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McPhersonSentinel - McPherson, KS
by Bob Everoski
The moons of mars
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By Bob Everoski
July 2, 2013 1:52 p.m.

The planet Mars has two extremely small natural moons or satellites. Their names are Phobos and Deimos. They were the sons of Mars in Greek mythology. Their names mean fear and terror. Mars was the god of war.

Phobos and Deimos were discovered in August, 1877 by the American Astronomer Asaph Hall. At the time of their discovery, it was estimated that both moons were nearly spherical in shape.

The inner moon, Phobos, was thought to be approximately ten miles in diameter. Deimos, the outer moon, only had a diameter of five miles. Both moons had nearly circular orbits.

Since the two moons of Mars were very small, it was thought that, perhaps, they were not natural satellites at all. It was suggested that they were actually artificial satellites of enormous size, or hollow space stations built by the Martians to live in as the surface of Mars was now becoming uninhabitable.

However, in the fall of 1971 that view of the Martian moons changed as an unmanned spacecraft named Mariner 9 orbited Mars and photographed the planet and its two satellites as well as sending back a wealth of information. Mariner 9 was launched by the United States.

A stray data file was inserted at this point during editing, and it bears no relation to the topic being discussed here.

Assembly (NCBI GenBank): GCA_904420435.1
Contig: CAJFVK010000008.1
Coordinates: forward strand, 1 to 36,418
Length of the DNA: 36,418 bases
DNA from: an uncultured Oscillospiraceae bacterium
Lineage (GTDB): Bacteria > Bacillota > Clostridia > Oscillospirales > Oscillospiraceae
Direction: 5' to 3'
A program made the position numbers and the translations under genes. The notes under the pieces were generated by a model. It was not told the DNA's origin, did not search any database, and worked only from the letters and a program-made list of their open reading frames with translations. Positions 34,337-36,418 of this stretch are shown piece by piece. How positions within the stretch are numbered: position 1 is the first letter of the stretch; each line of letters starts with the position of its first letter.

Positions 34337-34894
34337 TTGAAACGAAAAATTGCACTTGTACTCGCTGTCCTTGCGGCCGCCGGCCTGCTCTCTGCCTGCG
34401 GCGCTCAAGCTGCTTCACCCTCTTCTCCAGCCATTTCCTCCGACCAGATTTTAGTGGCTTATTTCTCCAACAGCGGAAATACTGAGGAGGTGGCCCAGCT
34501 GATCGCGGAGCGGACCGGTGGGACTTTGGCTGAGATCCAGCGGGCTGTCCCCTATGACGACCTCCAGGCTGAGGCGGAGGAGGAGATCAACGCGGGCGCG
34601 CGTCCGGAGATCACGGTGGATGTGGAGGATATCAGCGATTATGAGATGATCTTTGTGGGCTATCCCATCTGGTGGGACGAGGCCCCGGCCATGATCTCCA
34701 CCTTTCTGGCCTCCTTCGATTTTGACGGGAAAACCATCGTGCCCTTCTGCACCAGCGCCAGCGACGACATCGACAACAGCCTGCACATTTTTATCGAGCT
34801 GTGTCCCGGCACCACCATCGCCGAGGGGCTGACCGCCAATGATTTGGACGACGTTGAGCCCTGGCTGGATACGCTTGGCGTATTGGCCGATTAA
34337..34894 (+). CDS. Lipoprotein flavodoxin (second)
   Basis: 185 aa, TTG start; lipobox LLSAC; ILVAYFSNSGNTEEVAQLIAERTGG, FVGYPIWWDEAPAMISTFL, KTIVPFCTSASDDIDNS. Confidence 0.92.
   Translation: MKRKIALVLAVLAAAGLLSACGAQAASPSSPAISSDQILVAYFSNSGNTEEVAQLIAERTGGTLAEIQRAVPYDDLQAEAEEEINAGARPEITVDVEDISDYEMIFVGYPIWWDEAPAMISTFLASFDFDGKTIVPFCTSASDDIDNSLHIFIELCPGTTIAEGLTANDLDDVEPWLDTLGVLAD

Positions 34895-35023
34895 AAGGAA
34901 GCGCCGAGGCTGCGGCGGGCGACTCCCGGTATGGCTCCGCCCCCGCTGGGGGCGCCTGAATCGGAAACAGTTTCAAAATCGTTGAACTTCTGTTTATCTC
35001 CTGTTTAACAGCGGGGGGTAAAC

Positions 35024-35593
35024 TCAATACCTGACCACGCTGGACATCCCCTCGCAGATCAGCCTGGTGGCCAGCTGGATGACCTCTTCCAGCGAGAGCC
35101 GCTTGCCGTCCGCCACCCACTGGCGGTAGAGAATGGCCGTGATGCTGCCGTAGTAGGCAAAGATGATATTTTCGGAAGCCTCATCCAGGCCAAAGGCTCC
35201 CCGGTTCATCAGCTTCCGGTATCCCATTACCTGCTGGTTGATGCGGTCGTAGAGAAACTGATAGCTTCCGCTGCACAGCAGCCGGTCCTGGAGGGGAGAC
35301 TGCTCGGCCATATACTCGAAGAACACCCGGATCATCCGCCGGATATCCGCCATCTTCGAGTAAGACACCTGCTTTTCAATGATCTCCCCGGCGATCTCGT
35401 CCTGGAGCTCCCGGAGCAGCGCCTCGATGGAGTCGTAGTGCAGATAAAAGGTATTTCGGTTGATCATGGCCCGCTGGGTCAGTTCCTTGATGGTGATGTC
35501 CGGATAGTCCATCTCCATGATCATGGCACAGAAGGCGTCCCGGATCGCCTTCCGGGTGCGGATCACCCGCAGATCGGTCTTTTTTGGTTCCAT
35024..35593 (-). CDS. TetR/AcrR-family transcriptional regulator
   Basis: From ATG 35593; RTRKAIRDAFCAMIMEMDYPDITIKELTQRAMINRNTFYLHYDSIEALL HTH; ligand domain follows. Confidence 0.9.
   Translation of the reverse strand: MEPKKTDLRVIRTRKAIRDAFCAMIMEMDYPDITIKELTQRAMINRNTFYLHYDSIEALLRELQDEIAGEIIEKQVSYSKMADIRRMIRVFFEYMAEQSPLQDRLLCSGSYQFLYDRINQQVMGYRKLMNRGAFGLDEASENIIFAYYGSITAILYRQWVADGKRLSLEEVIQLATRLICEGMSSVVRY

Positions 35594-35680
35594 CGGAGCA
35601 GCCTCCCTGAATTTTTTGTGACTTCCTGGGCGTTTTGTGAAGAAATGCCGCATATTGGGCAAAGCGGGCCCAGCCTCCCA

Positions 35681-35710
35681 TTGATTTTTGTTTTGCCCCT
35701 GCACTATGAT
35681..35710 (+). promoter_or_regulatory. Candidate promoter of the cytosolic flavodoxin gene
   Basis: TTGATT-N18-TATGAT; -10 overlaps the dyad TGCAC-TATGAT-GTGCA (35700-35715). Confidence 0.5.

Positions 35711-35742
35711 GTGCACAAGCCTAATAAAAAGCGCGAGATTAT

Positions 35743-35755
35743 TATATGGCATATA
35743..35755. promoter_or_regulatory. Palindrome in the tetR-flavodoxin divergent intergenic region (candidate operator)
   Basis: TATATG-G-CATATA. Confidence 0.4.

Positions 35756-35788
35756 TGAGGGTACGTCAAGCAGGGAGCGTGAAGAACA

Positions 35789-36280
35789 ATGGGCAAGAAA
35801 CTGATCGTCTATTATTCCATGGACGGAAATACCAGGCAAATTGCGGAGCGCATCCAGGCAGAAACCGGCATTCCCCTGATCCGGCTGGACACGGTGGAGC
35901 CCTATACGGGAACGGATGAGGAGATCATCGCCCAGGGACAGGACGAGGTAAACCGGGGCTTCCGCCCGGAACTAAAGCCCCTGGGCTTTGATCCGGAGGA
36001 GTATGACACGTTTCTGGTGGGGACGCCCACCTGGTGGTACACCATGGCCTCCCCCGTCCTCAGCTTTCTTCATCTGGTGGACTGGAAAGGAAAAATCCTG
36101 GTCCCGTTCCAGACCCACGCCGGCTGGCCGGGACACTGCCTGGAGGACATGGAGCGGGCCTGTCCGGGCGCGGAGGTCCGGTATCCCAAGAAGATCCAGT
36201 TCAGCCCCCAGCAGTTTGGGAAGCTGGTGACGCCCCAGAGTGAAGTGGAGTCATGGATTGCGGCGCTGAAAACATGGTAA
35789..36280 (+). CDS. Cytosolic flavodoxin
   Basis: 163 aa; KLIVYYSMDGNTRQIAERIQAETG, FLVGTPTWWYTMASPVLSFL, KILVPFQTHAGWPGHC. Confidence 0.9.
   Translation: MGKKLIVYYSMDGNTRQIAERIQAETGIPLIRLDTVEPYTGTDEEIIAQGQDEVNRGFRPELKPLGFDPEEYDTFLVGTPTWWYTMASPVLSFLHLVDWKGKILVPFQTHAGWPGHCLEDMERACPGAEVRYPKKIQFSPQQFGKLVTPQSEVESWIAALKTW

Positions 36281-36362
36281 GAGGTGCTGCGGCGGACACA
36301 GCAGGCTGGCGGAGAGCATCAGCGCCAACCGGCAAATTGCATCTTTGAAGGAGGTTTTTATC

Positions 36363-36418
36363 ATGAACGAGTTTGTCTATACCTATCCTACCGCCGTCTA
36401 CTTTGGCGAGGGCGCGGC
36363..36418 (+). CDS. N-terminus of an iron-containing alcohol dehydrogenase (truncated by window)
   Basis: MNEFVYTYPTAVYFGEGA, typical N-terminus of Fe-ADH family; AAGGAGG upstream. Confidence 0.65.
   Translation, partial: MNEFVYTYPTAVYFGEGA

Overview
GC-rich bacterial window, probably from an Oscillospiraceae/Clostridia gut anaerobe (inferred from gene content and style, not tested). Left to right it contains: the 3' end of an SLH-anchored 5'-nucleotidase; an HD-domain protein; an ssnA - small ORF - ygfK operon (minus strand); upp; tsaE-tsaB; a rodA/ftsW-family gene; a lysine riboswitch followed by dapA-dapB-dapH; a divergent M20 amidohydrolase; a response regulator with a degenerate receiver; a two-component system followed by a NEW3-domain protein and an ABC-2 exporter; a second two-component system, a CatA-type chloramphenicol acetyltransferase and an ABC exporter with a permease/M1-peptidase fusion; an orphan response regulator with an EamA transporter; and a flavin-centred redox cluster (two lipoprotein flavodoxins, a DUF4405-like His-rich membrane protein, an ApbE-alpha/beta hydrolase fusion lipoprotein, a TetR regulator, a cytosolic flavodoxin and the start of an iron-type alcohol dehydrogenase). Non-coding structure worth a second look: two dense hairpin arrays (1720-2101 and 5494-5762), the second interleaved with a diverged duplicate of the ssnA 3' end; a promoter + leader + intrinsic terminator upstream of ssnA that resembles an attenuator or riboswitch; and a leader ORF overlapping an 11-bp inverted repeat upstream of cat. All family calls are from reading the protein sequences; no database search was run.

Both Phobos and Deimos, it was learned, were potato shaped. Phobos, the inner moon was found to be about 16.78 miles long, 13.67 miles wide, and 11.19 miles in depth. It orbited Mars at an altitude of only 3,600 miles from the surface.

Deimos, the outer moon had dimensions of 9.32 miles by 7.58 miles by 6.46 miles. It orbited Mars at an altitude of 12,000 miles above is surface.

Both moons are heavily cratered, and are believed to be captured from the asteroid belt. Phobos has a number of parallel grooves. Deimos has a thick layer of dust on its surface which covers many of its surface features.

If you were fortunate enough to set foot on the surface of Deimos, you would need to be careful not to move too fast. The escape velocity on its surface is only 12.53 miles per hour.

This means that if you could run a 100 meter dash in 17.857 seconds or faster, and took a leap, you would fly off of its surface like superman never to return unless your spacesuit had a manned maneuvering unit (MMU) attached to it.

On the larger moon, Phobos, you would need to be able to run a 100 meter dash in 8.850 seconds or faster in order to escape its gravitational pull. No human has run a 100 meter dash this fast yet! However, one could easily throw a baseball away from either Phobos or Deimos if you were on the surface of either moon.

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